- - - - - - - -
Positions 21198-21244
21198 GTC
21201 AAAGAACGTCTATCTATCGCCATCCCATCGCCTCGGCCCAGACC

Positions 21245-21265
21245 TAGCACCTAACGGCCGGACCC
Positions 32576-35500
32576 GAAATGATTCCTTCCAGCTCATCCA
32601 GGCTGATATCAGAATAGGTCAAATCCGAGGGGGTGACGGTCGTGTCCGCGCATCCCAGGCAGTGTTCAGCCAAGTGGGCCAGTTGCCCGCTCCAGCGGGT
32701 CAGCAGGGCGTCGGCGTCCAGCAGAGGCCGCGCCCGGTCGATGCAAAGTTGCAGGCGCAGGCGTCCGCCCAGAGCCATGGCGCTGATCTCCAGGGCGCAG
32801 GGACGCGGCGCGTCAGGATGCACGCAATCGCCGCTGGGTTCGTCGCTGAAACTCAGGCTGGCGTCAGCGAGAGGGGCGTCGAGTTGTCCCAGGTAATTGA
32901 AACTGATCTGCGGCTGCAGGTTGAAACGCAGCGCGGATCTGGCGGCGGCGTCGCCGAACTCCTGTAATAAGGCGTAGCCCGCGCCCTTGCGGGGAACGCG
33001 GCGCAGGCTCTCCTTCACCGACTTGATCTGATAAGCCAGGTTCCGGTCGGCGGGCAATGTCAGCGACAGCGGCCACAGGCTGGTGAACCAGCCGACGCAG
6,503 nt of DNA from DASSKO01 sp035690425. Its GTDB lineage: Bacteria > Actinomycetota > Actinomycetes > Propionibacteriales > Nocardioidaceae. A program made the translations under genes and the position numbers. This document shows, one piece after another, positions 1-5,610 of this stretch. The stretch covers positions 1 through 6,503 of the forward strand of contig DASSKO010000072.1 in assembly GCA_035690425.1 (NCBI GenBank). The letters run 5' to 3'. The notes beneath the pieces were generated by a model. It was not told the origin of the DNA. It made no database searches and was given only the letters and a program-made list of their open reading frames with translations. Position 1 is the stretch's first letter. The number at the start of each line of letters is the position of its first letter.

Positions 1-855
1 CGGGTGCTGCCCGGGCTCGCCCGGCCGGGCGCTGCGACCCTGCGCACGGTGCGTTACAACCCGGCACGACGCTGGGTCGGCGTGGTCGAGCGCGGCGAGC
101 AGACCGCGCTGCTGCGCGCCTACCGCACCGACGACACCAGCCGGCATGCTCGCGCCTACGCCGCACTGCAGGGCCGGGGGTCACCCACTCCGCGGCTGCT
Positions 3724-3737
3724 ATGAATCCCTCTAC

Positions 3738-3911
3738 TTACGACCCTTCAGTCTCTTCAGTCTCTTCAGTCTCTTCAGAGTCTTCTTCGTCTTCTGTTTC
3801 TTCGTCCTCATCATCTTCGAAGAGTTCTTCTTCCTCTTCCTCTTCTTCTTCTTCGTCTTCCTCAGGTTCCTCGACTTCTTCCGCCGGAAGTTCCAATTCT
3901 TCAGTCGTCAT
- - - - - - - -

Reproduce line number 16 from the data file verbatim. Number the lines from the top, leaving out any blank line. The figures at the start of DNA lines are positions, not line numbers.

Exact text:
101 AGACCGCGCTGCTGCGCGCCTACCGCACCGACGACACCAGCCGGCATGCTCGCGCCTACGCCGCACTGCAGGGCCGGGGGTCACCCACTCCGCGGCTGCT